Dear Montezuma,
I am terribly crabby all the time and often this seems to bother people. I think this results from my lifelong dedication of curing people of their delusions. A lot of people don’t react well to a dour old man telling them they’re being foolish. Is there a way for me to fix this?
James Randi
Fort Lauderdale, FL

Hey there Amazing! I’ve always wanted to receive a letter from you, but I’ll leave the gushing of a fan for a private return letter (hope you enjoy the photographs). Have you attempted to smile? In all of your numerous television appearances you never seem to crack a smile and, in fact, appear quite combative. Slapping a smile on that handsome mug of yours might put people off of getting angry about things. It would certainly cure the dour adjective.

montys hints

Most people enjoy collecting bottles. A recent survey of North America and Europe found that 67% of adults and 22% of children enjoyed collecting bottles, while 12% and 40%, respectively, found collecting bottles to be mildly entertaining. One problem with collecting bottles is storage. Bottles do take up a lot of space. You can save a lot of space by removing the labels from the bottles. Simply soak the bottles in warm, soapy water for an hour or two, then scrape off the remaining bits of label with the edge of a trowel. This will save you 1/100th of an inch or so of diameter for each bottle, allowing for easier storage.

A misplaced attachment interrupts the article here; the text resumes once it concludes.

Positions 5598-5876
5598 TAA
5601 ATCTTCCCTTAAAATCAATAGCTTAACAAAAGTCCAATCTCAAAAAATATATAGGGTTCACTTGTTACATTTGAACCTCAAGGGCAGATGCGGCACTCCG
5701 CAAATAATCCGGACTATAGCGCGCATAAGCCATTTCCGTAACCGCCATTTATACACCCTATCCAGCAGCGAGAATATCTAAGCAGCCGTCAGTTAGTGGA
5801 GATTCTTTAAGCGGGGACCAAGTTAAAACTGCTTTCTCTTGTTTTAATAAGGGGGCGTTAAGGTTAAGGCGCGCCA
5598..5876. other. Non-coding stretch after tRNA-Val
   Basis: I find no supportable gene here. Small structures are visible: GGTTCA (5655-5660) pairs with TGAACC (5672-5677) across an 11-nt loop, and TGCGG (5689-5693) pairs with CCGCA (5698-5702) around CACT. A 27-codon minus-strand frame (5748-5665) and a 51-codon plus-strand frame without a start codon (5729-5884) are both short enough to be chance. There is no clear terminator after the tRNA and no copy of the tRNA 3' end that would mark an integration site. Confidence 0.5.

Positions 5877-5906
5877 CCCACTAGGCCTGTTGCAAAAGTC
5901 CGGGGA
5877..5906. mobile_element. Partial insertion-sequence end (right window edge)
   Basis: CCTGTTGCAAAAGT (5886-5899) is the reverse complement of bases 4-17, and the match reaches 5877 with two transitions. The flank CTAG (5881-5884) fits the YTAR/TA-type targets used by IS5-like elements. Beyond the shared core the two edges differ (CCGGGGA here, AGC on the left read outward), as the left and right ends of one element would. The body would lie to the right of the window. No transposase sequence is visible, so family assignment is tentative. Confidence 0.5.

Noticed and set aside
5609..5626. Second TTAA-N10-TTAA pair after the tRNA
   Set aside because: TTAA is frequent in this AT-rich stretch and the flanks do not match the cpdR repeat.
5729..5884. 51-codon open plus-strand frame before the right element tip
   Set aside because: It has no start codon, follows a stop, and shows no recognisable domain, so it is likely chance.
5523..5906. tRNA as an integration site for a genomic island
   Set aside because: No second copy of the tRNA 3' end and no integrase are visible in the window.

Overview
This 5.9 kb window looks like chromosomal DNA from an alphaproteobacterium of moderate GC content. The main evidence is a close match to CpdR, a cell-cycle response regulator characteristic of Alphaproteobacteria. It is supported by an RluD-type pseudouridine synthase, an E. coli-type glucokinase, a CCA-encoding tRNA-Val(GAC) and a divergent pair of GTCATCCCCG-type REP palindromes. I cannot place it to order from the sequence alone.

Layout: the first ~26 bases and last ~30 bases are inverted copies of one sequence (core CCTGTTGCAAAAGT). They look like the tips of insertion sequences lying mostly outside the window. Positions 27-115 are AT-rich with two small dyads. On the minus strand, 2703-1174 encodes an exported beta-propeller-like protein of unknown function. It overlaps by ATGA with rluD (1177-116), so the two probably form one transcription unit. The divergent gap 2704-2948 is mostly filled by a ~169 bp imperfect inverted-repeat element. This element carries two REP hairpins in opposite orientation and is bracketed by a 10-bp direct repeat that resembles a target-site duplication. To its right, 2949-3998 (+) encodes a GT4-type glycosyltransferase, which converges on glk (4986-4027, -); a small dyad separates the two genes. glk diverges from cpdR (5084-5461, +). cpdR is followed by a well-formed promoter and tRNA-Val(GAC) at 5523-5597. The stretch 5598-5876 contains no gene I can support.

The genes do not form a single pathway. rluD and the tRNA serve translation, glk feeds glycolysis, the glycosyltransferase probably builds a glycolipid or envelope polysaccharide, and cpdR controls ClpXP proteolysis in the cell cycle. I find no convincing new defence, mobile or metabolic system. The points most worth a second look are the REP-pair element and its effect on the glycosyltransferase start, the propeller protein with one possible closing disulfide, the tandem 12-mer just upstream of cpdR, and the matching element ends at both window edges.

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Jeremy Rosen

Angry Food

An Enthusiastically Researched Essay by Oliver Cromwell

cromwell

I love angry food. The kind of food with names you could shout out at your enemies before charging into battle. My life is unfortunately bereft of a lot of angry food. The cheap stuff at the store usually doesn’t cut it. Now think of yourself on the humid plains of Asia, approaching the enemy line with sweat pouring down the back of your halter and spear clutched in hand. As you meet the enemy and pounce with that spear, a bloodcurdling cry leaps from your lungs.

“Tzatziki!” you yell, as your spear thrusts into the yielding flesh of your opponent. That’s an angry food. It wouldn’t work if you screamed something like “salad.” Unfortunately life is replete with food names inappropriate for blood lust: potato, hamburger, flan, lemon chicken, shallots. Not a one inspires much of anything. I guess you could bellow out “squash,” which is something you could do with a shock weapon, but it’s still not too threatening.